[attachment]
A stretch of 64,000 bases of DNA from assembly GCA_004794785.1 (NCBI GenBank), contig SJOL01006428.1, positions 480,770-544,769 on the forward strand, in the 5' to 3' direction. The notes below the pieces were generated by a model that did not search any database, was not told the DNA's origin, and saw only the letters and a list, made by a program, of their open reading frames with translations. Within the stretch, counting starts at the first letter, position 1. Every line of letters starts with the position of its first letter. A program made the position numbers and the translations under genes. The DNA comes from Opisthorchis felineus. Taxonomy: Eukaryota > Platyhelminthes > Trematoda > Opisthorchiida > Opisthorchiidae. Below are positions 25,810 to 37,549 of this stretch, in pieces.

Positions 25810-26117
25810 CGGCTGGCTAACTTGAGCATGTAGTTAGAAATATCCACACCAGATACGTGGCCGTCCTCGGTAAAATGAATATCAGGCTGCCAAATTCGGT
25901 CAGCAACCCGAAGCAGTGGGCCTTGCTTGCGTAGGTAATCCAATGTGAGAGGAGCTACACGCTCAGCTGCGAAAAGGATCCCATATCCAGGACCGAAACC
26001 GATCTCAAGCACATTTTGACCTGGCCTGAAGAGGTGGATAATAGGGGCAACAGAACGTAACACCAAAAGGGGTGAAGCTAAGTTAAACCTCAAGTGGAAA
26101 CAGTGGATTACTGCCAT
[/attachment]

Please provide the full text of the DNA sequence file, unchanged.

A stretch of 64,000 bases of DNA from assembly GCA_004794785.1 (NCBI GenBank), contig SJOL01006428.1, positions 480,770-544,769 on the forward strand, in the 5' to 3' direction. The notes below the pieces were generated by a model that did not search any database, was not told the DNA's origin, and saw only the letters and a list, made by a program, of their open reading frames with translations. Within the stretch, counting starts at the first letter, position 1. Every line of letters starts with the position of its first letter. A program made the position numbers and the translations under genes. The DNA comes from Opisthorchis felineus. Taxonomy: Eukaryota > Platyhelminthes > Trematoda > Opisthorchiida > Opisthorchiidae. Below are positions 25,810 to 37,549 of this stretch, in pieces.

Positions 25810-26117
25810 CGGCTGGCTAACTTGAGCATGTAGTTAGAAATATCCACACCAGATACGTGGCCGTCCTCGGTAAAATGAATATCAGGCTGCCAAATTCGGT
25901 CAGCAACCCGAAGCAGTGGGCCTTGCTTGCGTAGGTAATCCAATGTGAGAGGAGCTACACGCTCAGCTGCGAAAAGGATCCCATATCCAGGACCGAAACC
26001 GATCTCAAGCACATTTTGACCTGGCCTGAAGAGGTGGATAATAGGGGCAACAGAACGTAACACCAAAAGGGGTGAAGCTAAGTTAAACCTCAAGTGGAAA
26101 CAGTGGATTACTGCCAT